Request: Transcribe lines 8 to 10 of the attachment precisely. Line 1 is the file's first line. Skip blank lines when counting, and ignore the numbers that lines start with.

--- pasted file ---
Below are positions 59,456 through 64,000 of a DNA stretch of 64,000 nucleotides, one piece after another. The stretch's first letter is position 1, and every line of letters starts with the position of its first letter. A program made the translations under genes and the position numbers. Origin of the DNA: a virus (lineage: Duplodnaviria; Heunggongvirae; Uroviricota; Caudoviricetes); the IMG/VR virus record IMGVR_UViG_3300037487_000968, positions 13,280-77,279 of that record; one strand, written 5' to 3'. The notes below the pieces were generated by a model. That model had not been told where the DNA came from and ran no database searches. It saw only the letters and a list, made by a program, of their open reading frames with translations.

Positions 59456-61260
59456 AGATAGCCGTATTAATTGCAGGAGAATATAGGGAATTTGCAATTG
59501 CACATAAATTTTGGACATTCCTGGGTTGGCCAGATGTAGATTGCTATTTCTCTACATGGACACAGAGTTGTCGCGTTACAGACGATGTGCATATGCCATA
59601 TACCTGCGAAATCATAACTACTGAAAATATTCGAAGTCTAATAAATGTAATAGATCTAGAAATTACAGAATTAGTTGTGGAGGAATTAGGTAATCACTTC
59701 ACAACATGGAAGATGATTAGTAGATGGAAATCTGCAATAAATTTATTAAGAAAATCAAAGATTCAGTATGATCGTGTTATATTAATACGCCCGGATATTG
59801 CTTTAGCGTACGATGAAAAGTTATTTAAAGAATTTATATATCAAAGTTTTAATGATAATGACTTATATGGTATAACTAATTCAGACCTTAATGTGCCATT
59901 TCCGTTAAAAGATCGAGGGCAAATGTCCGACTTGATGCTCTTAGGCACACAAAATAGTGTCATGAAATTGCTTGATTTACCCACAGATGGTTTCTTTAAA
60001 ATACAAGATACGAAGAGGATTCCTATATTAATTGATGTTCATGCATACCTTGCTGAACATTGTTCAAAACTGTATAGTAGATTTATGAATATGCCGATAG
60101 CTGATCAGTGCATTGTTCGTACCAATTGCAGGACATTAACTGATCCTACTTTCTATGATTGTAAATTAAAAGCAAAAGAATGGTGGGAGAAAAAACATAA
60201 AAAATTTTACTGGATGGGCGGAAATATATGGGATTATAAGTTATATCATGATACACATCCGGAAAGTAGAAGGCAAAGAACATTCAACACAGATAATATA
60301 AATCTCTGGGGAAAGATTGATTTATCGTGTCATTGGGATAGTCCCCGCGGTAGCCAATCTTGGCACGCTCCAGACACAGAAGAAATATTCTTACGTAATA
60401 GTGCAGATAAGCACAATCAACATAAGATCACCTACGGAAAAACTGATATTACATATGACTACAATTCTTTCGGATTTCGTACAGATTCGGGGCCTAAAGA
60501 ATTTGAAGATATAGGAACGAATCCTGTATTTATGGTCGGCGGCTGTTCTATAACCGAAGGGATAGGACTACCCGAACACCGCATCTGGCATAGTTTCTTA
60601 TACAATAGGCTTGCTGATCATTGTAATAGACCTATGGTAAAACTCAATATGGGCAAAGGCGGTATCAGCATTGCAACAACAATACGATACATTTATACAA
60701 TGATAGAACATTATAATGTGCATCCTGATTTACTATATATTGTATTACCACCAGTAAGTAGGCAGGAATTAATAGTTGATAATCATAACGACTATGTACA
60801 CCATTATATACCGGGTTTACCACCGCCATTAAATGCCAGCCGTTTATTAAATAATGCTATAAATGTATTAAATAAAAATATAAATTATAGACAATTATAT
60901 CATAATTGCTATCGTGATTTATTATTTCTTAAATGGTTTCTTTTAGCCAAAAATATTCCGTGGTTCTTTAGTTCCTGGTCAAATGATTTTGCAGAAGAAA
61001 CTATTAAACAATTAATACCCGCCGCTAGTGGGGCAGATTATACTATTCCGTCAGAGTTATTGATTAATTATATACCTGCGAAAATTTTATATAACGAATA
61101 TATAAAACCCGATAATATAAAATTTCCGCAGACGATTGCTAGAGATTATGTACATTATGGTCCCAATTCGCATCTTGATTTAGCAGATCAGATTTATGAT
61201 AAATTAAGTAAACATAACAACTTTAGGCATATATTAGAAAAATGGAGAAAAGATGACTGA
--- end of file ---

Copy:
59901 TCCGTTAAAAGATCGAGGGCAAATGTCCGACTTGATGCTCTTAGGCACACAAAATAGTGTCATGAAATTGCTTGATTTACCCACAGATGGTTTCTTTAAA
60001 ATACAAGATACGAAGAGGATTCCTATATTAATTGATGTTCATGCATACCTTGCTGAACATTGTTCAAAACTGTATAGTAGATTTATGAATATGCCGATAG
60101 CTGATCAGTGCATTGTTCGTACCAATTGCAGGACATTAACTGATCCTACTTTCTATGATTGTAAATTAAAAGCAAAAGAATGGTGGGAGAAAAAACATAA